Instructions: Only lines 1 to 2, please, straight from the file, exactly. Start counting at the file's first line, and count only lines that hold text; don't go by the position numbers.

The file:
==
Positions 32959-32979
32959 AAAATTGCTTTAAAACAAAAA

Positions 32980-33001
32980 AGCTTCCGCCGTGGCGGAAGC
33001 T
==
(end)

Positions 32959-32979
32959 AAAATTGCTTTAAAACAAAAA